|Distinguished Service Medal|
|Awarded for||Set an example of bravery and resource under fire at sea|
|Presented by||UK and Commonwealth|
|Eligibility||Royal and Commonwealth Naval ratings|
|Status||Discontinued in 1993|
|Established||14 October 1914|
|Order of Wear|
|Next (higher)||Union of South Africa Queen’s Silver Medal for Bravery (de jure)|
George Medal (de facto)
|Next (lower)||Military Medal|
|Related||Distinguished Service Cross|
The Distinguished Service Medal (DSM) was a military decoration awarded until 1993 to personnel of the Royal Navy and members of the other services, and formerly to personnel of other Commonwealth countries, up to and including the rank of Chief Petty Officer, for bravery and resourcefulness on active service at sea.
The medal was established on 14 October 1914 as the third level decoration for gallantry in action for ratings of the Royal Navy, not at the standard required to receive the Victoria Cross or the Conspicuous Gallantry Medal. The equivalent decoration for Officers and Warrant Officers was the Distinguished Service Cross (DSC). The DSM ranked below the DSC in order of precedence, between the George Medal and the Military Medal after those medals were established in 1940 and 1916 respectively. Awards of the DSM were announced in the London Gazette. Recipients are entitled to use the post-nominal letters "DSM".
The DSM was intended to reward bravery at sea. For example, members of the Royal Naval Division, who served alongside the Army in France in the First World War, were eligible for Army decorations, including the Distinguished Conduct Medal and the Military Medal.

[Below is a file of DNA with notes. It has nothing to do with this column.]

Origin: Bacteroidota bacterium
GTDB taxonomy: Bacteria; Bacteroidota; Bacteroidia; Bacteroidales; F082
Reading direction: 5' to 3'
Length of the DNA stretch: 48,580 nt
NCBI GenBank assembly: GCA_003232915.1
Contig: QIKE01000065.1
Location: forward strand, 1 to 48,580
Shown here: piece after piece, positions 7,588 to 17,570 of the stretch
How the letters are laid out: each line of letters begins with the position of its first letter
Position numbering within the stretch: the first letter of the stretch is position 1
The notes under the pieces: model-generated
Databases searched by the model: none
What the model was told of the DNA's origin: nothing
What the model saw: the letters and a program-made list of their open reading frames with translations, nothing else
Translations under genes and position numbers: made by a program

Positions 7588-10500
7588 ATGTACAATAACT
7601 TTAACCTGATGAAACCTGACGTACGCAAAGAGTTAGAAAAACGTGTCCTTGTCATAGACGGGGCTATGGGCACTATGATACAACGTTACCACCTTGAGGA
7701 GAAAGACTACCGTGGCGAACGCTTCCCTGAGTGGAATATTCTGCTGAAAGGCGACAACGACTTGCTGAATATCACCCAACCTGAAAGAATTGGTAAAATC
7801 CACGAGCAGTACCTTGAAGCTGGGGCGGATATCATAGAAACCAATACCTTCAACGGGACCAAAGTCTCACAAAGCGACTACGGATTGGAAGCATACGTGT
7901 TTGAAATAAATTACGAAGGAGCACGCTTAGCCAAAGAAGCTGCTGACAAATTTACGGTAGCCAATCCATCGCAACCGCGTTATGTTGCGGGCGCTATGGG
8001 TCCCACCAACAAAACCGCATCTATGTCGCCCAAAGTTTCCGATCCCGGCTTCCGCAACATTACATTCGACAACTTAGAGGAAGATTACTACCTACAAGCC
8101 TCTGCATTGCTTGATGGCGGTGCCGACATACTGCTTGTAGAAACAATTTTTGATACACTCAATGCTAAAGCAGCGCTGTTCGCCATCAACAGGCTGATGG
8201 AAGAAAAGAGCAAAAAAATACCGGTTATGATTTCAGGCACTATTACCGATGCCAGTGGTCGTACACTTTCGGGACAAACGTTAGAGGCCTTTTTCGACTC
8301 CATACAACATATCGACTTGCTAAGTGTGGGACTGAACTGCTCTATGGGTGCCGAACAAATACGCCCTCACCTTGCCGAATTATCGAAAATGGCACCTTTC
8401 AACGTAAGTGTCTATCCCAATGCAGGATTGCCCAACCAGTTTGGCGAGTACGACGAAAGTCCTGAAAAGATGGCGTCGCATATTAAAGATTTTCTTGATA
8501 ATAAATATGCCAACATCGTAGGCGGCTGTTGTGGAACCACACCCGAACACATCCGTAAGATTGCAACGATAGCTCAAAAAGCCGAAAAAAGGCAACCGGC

From 1916, ribbon bars could be authorised for subsequent awards of the DSM.
In 1940 the award was extended to Royal Air Force personnel serving with the Fleet and, in 1942, to members of the Merchant Navy, and Army personnel serving afloat, for example manning a merchant ship's anti-aircraft guns.
In 1979 eligibility for a number of awards, including the DSM, was extended to permit posthumous awards. Until that time, only the Victoria Cross and a mention in dispatches could be awarded posthumously.
The Distinguished Service Medal was discontinued in 1993, as part of the review of the British honours system which recommended removing distinctions of rank in respect of awards for bravery. Since then the Distinguished Service Cross, previously only open to Commissioned and Warrant Officers, has been awarded to all ranks.
The DSM had also been awarded by Commonwealth countries but by the 1990s most, including Canada, Australia and New Zealand, were establishing their own honours systems and no longer recommended British honours.
The medal was awarded with one of five obverse designs:
Between 1914 and 1993, approximately 11,311 medals and 227 bars were awarded.
|Period||Medals||1st bar||2nd bar||3rd bar|
These figures include honorary awards made to servicemen from allied countries during both World Wars.